Franchisors are likely to share or outsource operational resources, seek franchisees who are prepared to have multiple brands, grow into new industries and grow overseas, if the following sector trends continue to unfold.
While some of these trends are more evident than others, all can be observed on a close assessment of the Australian franchise market. These trends are:
1. Pooling of system management resources
2. Entrepreneur class of franchisee: Multi-unit franchisees, cross-unit owners.
3. Expansion into new business categories
4. Export growth
A limited exploration of each of these factors appears below.
Pooling of system management resources
Systems that have substantially similar support structures may obtain considerable cost savings by combining their franchise support operations to reduce fixed overheads of rent, leases and personnel, as well as variables such as information technology.
While it could be argued that this model may represent a form of co-branding, it is not inconceivable that such arrangements could be entered into as a joint venture, or outsourced to a commercial provider.
Examples of this model already exist among well-known service and retail franchise brands.
Under this model, each participating franchise system can “buy” a level of support to provide to its franchisees, without undergoing the financial strain of managing its own incremental growth and associated costs as the franchise expands.
Entrepreneur class of franchisee: Multi-unit franchisees and cross-unit owners
Coupled with this shift in the operation of systems, is a similar shift in the nature of franchisees. While there will always be a market supply of traditional “mum and dad” type franchisees, new entrants particularly in the retail sector will be motivated entrepreneurs, many with previous business experience, and keen to expand beyond single-unit operations.
These franchisees will expand into multiple outlets after a qualifying period, while many franchisors will actively facilitate “growth from within” their system by reducing up-front fees to franchisees of second and subsequent outlets, or provide other incentives.
This will provide a “career path” in franchising to retain good franchisees who may otherwise become bored after a while and seek to leave the system.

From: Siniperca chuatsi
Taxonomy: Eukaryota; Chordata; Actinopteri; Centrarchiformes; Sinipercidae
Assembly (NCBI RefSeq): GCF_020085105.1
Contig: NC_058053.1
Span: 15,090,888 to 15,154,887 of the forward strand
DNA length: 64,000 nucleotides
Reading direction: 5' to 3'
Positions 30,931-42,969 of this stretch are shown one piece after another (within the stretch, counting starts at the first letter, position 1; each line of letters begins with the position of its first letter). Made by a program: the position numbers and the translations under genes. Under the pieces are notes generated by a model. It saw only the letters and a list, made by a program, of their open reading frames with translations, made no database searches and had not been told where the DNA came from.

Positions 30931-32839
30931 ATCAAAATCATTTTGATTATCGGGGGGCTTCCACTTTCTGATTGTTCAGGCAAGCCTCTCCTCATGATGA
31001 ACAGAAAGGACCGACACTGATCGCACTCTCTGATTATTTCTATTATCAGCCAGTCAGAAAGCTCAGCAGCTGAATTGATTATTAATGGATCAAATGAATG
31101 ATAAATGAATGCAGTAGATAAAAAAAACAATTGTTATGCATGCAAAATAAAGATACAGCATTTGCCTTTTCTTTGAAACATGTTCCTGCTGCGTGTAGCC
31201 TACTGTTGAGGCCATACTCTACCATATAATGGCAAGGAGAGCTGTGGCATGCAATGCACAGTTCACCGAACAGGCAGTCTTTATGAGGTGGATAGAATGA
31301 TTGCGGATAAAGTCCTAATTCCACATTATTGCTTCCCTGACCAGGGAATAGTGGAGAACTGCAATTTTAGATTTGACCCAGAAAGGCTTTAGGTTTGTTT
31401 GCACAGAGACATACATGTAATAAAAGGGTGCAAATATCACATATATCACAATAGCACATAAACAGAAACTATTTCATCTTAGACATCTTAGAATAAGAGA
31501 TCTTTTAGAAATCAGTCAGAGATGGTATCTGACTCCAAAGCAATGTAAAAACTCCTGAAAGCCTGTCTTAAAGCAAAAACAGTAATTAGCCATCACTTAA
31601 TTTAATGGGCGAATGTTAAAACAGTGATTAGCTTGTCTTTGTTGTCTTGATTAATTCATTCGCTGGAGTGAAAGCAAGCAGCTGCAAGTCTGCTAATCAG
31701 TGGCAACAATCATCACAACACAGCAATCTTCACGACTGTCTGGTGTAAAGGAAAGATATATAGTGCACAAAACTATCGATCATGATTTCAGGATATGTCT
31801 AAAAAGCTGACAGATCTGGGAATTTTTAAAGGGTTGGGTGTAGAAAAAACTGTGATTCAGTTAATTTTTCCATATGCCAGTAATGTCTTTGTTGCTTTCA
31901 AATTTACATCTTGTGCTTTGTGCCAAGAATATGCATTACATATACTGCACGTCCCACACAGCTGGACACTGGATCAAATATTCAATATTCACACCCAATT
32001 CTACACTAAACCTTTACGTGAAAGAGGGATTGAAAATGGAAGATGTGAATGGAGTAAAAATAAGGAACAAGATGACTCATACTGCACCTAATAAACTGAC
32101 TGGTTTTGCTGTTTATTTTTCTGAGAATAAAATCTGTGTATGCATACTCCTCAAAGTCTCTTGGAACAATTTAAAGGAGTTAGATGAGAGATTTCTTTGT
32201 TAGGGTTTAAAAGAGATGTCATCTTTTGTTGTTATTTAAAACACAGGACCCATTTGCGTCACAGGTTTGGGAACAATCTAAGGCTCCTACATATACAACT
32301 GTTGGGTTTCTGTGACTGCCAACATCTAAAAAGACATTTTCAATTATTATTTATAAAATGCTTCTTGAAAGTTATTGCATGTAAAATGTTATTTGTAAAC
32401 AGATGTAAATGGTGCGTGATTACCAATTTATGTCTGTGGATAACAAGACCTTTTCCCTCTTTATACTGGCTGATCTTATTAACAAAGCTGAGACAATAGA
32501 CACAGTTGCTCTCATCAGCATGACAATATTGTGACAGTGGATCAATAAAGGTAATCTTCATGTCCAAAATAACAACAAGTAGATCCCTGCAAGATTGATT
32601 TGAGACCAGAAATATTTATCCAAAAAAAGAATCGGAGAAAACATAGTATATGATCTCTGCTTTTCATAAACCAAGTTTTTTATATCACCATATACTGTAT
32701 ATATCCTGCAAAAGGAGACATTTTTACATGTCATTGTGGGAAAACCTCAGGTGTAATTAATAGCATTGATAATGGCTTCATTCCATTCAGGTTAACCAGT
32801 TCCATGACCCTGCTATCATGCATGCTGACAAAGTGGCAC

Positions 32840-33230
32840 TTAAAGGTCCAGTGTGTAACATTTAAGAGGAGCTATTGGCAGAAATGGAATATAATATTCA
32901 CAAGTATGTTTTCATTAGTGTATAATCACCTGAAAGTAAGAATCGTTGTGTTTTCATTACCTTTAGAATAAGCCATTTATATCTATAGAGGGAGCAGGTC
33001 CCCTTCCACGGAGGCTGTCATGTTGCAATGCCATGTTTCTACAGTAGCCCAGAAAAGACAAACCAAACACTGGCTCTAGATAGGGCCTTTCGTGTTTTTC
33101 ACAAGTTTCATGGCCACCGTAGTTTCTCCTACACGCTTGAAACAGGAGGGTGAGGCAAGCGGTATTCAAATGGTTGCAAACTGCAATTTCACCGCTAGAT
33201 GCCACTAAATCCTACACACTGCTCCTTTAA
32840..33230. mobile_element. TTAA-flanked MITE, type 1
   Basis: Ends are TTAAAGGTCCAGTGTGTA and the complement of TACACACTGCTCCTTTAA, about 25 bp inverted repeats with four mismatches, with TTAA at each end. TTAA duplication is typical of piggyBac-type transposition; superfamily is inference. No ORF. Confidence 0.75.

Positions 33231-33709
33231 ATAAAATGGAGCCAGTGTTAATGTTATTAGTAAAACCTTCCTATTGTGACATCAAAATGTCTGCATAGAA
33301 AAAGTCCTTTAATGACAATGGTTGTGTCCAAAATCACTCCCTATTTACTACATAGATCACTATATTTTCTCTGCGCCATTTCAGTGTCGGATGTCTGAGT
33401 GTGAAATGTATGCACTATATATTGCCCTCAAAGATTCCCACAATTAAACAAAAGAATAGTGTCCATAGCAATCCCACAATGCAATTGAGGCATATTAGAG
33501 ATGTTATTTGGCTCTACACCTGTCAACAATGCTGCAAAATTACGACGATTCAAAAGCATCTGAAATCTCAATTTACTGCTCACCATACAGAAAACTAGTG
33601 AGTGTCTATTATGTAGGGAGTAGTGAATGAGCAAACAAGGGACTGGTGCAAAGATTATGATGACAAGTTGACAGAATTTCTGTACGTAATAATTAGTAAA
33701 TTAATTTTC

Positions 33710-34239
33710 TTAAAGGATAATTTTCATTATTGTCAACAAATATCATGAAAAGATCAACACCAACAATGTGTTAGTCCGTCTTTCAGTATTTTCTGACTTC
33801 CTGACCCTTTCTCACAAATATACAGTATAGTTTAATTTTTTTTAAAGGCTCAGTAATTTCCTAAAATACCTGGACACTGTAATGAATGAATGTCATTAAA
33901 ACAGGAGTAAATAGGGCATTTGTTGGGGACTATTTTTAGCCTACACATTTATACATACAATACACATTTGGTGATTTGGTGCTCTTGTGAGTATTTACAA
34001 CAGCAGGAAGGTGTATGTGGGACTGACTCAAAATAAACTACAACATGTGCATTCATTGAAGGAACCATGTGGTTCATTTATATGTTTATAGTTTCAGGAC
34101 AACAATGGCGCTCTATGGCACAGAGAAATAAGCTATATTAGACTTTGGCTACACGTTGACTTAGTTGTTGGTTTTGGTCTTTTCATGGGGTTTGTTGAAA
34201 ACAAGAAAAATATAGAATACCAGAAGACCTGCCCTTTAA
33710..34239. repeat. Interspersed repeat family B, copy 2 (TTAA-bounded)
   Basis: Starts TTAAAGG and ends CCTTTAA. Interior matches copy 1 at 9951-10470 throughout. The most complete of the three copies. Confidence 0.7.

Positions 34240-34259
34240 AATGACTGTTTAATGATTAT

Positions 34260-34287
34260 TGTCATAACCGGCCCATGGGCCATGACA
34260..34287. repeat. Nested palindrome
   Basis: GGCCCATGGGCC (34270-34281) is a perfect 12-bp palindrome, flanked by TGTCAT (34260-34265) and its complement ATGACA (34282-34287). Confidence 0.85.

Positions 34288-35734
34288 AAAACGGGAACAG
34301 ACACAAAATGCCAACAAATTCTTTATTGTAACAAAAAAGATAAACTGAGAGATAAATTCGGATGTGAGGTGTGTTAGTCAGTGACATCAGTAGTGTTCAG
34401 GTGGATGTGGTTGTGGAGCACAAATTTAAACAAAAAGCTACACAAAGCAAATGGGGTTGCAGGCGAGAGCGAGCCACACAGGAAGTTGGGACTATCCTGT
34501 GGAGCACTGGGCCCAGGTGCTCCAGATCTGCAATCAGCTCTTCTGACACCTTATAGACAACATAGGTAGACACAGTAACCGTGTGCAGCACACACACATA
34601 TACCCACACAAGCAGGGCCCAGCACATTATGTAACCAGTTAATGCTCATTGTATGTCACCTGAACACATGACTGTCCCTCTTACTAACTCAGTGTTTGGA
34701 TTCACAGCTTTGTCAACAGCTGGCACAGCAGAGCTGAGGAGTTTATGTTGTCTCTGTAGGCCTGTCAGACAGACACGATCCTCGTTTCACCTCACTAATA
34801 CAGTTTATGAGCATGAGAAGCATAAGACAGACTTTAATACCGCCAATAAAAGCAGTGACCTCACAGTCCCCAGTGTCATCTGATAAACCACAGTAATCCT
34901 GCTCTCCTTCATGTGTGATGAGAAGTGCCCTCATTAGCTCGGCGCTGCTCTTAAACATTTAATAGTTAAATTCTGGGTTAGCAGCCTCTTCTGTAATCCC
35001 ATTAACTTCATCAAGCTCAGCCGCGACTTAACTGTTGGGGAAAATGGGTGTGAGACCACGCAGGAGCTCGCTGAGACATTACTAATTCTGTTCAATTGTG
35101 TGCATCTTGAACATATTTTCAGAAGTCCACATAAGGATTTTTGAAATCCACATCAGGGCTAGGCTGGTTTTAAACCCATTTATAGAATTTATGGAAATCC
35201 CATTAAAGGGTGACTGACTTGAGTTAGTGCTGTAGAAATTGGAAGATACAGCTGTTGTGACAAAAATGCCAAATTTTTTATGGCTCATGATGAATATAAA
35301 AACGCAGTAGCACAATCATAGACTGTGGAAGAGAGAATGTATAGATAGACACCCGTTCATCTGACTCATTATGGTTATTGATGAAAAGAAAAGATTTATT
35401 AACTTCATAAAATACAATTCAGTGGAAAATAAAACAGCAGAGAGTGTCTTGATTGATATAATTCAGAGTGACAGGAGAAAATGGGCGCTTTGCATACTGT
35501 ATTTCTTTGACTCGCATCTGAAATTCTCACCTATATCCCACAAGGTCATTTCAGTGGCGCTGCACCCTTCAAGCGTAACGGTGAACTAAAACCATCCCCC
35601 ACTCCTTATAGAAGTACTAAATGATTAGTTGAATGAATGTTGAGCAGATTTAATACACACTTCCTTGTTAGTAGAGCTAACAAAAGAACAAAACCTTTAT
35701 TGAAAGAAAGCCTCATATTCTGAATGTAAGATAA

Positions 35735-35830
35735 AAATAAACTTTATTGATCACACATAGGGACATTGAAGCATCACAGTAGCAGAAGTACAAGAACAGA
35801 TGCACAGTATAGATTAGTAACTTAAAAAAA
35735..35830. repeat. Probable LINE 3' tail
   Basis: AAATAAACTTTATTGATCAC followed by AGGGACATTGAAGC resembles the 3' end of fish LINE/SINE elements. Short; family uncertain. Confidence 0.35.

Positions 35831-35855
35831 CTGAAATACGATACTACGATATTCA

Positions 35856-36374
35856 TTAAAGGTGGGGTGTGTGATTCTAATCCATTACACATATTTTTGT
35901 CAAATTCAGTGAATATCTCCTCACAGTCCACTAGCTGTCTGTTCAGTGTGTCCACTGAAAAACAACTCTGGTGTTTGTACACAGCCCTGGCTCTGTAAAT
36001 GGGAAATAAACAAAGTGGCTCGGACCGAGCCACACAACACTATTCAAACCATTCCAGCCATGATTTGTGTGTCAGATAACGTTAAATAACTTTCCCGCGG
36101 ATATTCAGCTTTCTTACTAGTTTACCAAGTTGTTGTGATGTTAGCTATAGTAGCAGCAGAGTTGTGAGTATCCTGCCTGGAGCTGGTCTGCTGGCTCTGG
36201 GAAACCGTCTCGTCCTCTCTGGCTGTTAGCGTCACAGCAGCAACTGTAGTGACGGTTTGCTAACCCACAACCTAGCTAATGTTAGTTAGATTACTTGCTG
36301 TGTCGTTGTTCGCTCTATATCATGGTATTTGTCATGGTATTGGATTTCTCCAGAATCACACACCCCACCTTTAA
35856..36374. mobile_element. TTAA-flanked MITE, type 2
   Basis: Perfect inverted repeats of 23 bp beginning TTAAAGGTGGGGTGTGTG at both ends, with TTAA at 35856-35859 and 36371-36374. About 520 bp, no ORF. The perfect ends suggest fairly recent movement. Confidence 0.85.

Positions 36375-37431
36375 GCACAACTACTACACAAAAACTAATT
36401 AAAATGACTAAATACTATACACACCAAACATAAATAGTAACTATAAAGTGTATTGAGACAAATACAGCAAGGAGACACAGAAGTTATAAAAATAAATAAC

Another method of business expansion to become more common among franchisees (either single or multiple unit operators) is a trend toward cross-unit franchising. This is likely to be most evident in provincial and regional locations where motivated and entrepreneurial franchisees may already saturate their market with one system and, in their desire to capitalise on opportunities, take on a franchise for another non-competing, complementary system.
Expansion into new business categories
The outsourcing of services has been the catalyst for the rapid growth of franchising over the last 20 years. Outsourcing continues to provide new opportunities in franchising, and will result in the development of new franchise systems in categories not previously considered capable of being franchised.
These categories are likely to include businesses requiring mid to high levels of business knowledge and skill, and may include some government functions. Franchises of this type would be highly sophisticated and potentially require significant start-up capital.
The 2012 Franchising Australia survey found that more than a quarter of all systems in Australia are currently exporting, and that almost another quarter plan to export within the next three years.
While many franchise systems aspire to export and become international brands, the reality is that few are particularly good at it. Most franchise systems expand internationally by reacting to an inquiry from overseas and before the full process of vetting and selecting international partners has been determined.
However, there are significant risks for the unwary and even mature franchise systems have not succeeded in their export plans.
In order to export effectively, franchisors must be prepared to enter into long-term agreements and, if necessary, take equity in their international operations.
Franchising in Australia continues to evolve and innovate. These are just a handful of the trends that are emerging as the sector matures and may well be augmented by further initiatives in the day, weeks, months and years ahead.
Jason Gehrke is the director of the Franchise Advisory Centre and has been involved in franchising for 20 years at franchisee, franchisor and advisor level.
He advises both potential and existing franchisors and franchisees, and conducts franchise education programs throughout Australia, and publishes Franchise News & Events, a fortnightly email news bulletin on franchising issues and trends.
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